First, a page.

I love the book ‘Rebecca’ by Daphne Du Maurier, and the Hitchcock film version, starring Joan Fontaine. So when I saw that a new version of the film was released this year on Netflix, I knew I had to watch it!
Just like the second Mrs DeWinter in the book, this film version of ‘Rebecca’ has been compared to the original Hitchcock version a lot! And yet, even as a loyal Du Maurier fan, I really enjoyed it, and I think it stayed true to the novel while also adding some glamour, mystery, and romance to please the more modern audience.
‘Rebecca’ is about a young woman, working as a lady’s companion in Monte Carlo. When her boss comes down with an illness, she is given leave to explore on her own, and she soon meets the mysterious Maxim DeWinter. Older, charming, and holding a certain allure for the young girl, she is soon swept off her feet. Maxim has recently been widowed, and his luxurious lifestyle and vivacious late wife, Rebecca, are talked about in hushed tones.
Mr DeWinter begins to spend everyday with the young narrator, and by the end of the trip he has proposed to her, whisking her off to his old English home, Manderley, in the Cornish countryside.
At first the couple live a charmed life, but things start to go wrong as it becomes clear that the memory Mr DeWinter’s deceased wife still haunts the house. The narrator can’t help but feel second-best to the beautiful, sophisticated, famed Rebecca- and with the terrifying figure of Rebecca’s old maid Mrs Danvers reminding her of Rebecca at any opportunity, she finds it hard to settle into her new married life.
Throughout the book, the narrator feels young and unsophisticated compared to Maxim and his old wife, and as the book goes on she feels more and more out of her depth living at the imposing and intimidating Manderley.
I really loved this adaptation of Du Maurier’s book. I think Lily James was a great choice for the second Mrs DeWinter (despite perhaps being a little too beautiful for the role!) and her outfits throughout the film were gorgeous, and absolutely perfect for the period.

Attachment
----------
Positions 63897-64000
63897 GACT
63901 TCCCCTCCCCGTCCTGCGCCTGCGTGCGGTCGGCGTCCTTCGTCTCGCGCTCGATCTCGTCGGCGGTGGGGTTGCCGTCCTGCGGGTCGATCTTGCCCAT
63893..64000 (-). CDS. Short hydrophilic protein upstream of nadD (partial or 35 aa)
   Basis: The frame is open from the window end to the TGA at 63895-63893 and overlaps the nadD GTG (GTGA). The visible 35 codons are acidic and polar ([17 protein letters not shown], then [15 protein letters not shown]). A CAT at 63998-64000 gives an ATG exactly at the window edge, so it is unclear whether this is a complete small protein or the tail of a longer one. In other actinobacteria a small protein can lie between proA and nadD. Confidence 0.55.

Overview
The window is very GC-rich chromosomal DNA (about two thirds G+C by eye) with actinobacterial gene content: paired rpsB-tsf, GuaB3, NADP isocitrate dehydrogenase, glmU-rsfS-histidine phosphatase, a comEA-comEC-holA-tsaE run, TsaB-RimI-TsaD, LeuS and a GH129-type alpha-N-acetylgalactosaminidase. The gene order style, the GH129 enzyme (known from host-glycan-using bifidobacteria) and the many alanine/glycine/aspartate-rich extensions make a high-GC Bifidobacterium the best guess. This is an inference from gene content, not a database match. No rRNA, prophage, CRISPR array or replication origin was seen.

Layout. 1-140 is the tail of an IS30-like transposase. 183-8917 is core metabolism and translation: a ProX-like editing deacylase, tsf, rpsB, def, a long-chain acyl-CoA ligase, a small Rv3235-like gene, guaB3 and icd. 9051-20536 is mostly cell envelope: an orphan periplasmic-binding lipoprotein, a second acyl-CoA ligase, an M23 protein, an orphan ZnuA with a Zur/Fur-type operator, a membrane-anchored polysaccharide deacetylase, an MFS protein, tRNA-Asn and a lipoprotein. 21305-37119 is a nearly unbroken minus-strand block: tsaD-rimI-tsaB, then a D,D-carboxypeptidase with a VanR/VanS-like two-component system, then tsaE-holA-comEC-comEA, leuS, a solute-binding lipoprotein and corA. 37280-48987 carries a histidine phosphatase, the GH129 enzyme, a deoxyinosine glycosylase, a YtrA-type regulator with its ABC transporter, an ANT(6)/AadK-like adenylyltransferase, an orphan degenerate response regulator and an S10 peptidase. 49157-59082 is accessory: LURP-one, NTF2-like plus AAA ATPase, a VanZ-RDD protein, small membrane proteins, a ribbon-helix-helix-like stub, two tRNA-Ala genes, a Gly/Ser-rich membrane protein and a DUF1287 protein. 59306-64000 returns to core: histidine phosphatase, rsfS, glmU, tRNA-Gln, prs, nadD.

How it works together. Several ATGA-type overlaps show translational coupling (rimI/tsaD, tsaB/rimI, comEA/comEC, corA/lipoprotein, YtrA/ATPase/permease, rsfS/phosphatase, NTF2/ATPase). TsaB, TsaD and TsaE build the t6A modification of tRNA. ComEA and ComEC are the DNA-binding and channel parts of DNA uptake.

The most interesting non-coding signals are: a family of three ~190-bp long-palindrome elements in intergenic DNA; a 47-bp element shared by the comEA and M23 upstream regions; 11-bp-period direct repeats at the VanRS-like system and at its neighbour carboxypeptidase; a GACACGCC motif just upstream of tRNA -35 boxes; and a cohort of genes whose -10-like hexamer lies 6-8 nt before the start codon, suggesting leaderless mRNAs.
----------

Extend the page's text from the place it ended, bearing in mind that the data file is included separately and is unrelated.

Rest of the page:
I also think Armie Hammer played Maxim DeWinter well. I’ve seen a lot of reviews suggesting he’s too young to play the imposing Mr DeWinter, but I think his charming demeanour made him perfect for the role and definitely gave him that mysterious air that makes Maxim such an unusual character.
This film adaptation was a lot “flashier” than the Hitchcock version, and it definitely evoked the vibrancy of the period. The two characters also had a greater romance than in the book, but I think this worked really well for a modern adaptation. I loved how, right at the end, it was the narrator who took the main part- and this made it slightly more modern and empowering than the original film adaptation.
Overall, I loved this film adaptation. While there were some aspects that were not necessarily “true” to the book, the film managed to effectively bring the storyline to life for a modern audience- as well as keeping true to the original plot. I would recommend trying this film, and I enjoyed it a lot.
What do you think of my thoughts on the Second Mrs DeWinter? Do you enjoy watching film adaptations of your favourite books? What did you think of this adaptation?
Let me know all your thoughts in the comments below 🙂
Happy reading x